Notwithstanding the developments in 2014-2015, Oshakbayev notes that Kazakhstan’s financial sector still faces serious, long-term challenges. First, while the state has successfully reduced the amount of non-performing loans (NPLs) on banks’ balance sheets from 35 percent in 2013 to around 8 percent in the last quarter of 2015, additional measures must be taken to ensure long-term financial stability, as many of the underlying assets are of poor quality. The NPL cleaning process has also pressured banks’ capital ratios.
“The growth of money supply actually stopped in mid-2013, and since mid-2014 has decreased by 1.5 trillion tenge or almost 20 percent,” says Oshakbayev. “Lending in the economy has fallen by 357 billion tenge since January 2015 while interest rates, denominated in tenge, have sharply increased from 10 percent to 19.1 percent, in line with monetary pressures in order to cover risk premiums.”
The recent uncertainty has provided an impetus for diversification and new economic development policy. As Vice Minister, Oshakbayev helped to conceive several state programmes and roadmaps, emphasising the importance of development based on trade liberalisation, a reduction in state participation in the economy, and recognition of the need to foster SMEs and human capital development. In one industry-focused programme, Oshakbayev set out to improve the investment climate and change the state from an active participant to a more supportive role that interferes minimally with natural market processes. His approach to policymaking was driven by his experience in business. “As a former representative of Kazakhstan’s business community, I know the importance of financial and structural conditions,” says Oshakbayev. “Arguably, these factors are more important than state programmes themselves.”
Oshakbayev also sought to eliminate barriers and bottlenecks for the manufacturing industry, particularly with respect to market access and achieving a regional competitive advantage with respect to costs. He opposed programmes that use taxpayer funds to support a particular business entity and therefore distort free market by eliminating competition.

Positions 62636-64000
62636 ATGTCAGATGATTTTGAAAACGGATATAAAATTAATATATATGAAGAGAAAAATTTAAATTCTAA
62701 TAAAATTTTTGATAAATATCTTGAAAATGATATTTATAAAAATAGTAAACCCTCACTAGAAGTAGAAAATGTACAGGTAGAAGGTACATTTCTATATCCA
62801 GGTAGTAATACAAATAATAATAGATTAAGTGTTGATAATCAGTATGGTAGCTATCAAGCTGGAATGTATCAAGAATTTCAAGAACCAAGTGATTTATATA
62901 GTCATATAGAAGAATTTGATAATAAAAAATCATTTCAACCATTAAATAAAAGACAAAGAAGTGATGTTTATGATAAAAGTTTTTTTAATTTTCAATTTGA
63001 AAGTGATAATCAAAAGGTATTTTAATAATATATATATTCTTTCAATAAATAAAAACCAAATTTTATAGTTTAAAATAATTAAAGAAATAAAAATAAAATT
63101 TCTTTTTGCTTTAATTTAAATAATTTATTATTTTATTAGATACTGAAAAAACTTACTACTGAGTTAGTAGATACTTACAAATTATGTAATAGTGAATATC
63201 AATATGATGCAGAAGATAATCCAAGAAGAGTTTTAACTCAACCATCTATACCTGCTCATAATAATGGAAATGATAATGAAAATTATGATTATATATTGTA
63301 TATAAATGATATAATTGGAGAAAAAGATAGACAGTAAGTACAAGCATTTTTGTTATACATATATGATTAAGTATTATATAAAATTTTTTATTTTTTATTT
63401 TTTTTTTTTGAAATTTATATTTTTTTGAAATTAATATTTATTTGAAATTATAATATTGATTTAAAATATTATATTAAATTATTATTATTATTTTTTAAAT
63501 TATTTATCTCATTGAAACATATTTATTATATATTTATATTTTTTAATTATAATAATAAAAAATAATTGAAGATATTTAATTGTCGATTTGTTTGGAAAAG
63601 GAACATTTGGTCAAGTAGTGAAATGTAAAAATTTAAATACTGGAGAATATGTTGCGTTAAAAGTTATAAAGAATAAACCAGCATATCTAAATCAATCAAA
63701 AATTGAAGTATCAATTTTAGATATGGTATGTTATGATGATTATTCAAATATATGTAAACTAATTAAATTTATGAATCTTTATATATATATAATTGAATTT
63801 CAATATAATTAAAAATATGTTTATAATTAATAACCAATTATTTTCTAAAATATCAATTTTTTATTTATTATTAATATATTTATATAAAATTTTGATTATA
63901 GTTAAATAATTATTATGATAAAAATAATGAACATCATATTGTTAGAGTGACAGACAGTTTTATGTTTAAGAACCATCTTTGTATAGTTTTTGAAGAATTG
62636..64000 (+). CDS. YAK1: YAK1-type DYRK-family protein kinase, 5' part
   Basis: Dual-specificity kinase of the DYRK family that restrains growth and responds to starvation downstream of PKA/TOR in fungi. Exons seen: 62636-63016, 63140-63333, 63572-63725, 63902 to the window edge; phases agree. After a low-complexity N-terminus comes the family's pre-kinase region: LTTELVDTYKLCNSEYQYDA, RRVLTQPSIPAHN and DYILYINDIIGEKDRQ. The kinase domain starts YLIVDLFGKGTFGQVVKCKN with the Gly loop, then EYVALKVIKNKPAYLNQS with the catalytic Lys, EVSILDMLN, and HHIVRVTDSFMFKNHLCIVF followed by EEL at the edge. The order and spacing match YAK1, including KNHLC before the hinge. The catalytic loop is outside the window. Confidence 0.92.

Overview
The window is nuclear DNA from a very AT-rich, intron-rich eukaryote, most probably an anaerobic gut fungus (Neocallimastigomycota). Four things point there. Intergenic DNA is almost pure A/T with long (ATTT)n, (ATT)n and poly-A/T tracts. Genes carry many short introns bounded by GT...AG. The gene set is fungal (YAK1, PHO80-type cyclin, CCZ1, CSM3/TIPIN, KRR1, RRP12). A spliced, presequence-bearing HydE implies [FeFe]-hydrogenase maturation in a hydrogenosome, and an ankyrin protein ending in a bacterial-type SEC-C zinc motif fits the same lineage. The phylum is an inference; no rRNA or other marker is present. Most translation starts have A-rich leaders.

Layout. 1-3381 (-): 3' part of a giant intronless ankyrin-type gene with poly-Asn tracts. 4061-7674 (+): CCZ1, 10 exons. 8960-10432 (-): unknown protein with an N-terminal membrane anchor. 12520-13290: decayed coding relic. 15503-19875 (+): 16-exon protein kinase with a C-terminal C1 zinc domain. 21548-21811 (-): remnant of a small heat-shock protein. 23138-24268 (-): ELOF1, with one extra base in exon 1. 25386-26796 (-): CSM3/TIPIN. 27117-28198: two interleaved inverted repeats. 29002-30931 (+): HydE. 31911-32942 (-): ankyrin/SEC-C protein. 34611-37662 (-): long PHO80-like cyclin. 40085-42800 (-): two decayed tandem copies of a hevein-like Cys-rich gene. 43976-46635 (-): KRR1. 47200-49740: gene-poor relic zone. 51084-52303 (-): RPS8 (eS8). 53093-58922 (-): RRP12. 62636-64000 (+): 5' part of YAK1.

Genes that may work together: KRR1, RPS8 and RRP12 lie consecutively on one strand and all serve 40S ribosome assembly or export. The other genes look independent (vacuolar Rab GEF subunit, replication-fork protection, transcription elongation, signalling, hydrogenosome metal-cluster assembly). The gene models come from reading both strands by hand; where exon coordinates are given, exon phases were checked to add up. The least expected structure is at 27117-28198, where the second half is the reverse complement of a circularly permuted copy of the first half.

“While it is important for the government to support business, it is also important for the government to allow free market forces to work. Supporting weak and failing enterprises with low investment returns that have substantial market share not only impedes macroeconomic growth, but presents a barrier to entry for smaller, independent and potentially more efficient actors to gain market entry.”
Oshakbayev is optimistic regarding the future stabilisation and development of Kazakhstan’s economy. The country’s ranking on the World Bank’s Doing Business Index has consistently improved over the past few years, reaching the 41st spot in 2015, and there is a genuine willingness and desire by government officials to implement significant reforms. President Nursultan Nazarbayev last year adopted the so-called Plan of the Nation, ‘100 Concrete Steps to Implement Five Institutional Reforms’ which prioritises the creation of a modern and professional civil service, upholds the rule of law, advances industrialisation and economic growth, and advocates measures to ensure the state’s transparency and accountability.
“Overall, Kazakhstan’s economy has achieved enormous success since 1991,” Oshakbayev says confidently. No country experiences a perfect growth trajectory, and Kazakhstan certainly has significant challenges ahead. But, according to Oshakbayev, these problems are normal for an upper-middle income developing economy, and can be solved as long as the country remains willing, open and eager to realise the necessary reforms. “We still have work to do,” he says.
This article is a featured preview for the upcoming “Invest in Kazakhstan 2016” publication.